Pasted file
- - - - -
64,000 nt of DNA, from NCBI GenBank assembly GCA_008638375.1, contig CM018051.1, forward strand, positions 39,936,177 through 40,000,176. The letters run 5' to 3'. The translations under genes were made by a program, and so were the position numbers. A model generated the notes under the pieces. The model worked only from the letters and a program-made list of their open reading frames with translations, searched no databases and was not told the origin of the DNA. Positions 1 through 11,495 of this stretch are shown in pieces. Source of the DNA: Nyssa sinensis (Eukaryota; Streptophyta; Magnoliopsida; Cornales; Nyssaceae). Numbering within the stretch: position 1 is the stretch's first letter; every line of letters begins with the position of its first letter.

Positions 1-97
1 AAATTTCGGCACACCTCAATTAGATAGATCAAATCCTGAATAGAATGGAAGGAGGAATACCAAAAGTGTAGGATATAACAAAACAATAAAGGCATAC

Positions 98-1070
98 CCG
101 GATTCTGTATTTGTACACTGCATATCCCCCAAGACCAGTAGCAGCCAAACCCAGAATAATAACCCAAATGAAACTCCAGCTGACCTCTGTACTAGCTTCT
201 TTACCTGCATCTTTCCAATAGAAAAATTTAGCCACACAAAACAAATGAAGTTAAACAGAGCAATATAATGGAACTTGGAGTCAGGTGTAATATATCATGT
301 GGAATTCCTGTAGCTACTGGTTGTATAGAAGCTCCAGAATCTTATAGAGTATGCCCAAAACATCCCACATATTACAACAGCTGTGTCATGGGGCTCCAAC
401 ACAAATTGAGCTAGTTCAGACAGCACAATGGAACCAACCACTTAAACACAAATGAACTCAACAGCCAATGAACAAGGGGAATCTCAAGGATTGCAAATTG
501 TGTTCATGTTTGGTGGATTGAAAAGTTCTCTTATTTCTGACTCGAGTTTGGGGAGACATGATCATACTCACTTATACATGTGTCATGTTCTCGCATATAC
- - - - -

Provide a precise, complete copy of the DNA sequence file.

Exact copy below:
64,000 nt of DNA, from NCBI GenBank assembly GCA_008638375.1, contig CM018051.1, forward strand, positions 39,936,177 through 40,000,176. The letters run 5' to 3'. The translations under genes were made by a program, and so were the position numbers. A model generated the notes under the pieces. The model worked only from the letters and a program-made list of their open reading frames with translations, searched no databases and was not told the origin of the DNA. Positions 1 through 11,495 of this stretch are shown in pieces. Source of the DNA: Nyssa sinensis (Eukaryota; Streptophyta; Magnoliopsida; Cornales; Nyssaceae). Numbering within the stretch: position 1 is the stretch's first letter; every line of letters begins with the position of its first letter.

Positions 1-97
1 AAATTTCGGCACACCTCAATTAGATAGATCAAATCCTGAATAGAATGGAAGGAGGAATACCAAAAGTGTAGGATATAACAAAACAATAAAGGCATAC

Positions 98-1070
98 CCG
101 GATTCTGTATTTGTACACTGCATATCCCCCAAGACCAGTAGCAGCCAAACCCAGAATAATAACCCAAATGAAACTCCAGCTGACCTCTGTACTAGCTTCT
201 TTACCTGCATCTTTCCAATAGAAAAATTTAGCCACACAAAACAAATGAAGTTAAACAGAGCAATATAATGGAACTTGGAGTCAGGTGTAATATATCATGT
301 GGAATTCCTGTAGCTACTGGTTGTATAGAAGCTCCAGAATCTTATAGAGTATGCCCAAAACATCCCACATATTACAACAGCTGTGTCATGGGGCTCCAAC
401 ACAAATTGAGCTAGTTCAGACAGCACAATGGAACCAACCACTTAAACACAAATGAACTCAACAGCCAATGAACAAGGGGAATCTCAAGGATTGCAAATTG
501 TGTTCATGTTTGGTGGATTGAAAAGTTCTCTTATTTCTGACTCGAGTTTGGGGAGACATGATCATACTCACTTATACATGTGTCATGTTCTCGCATATAC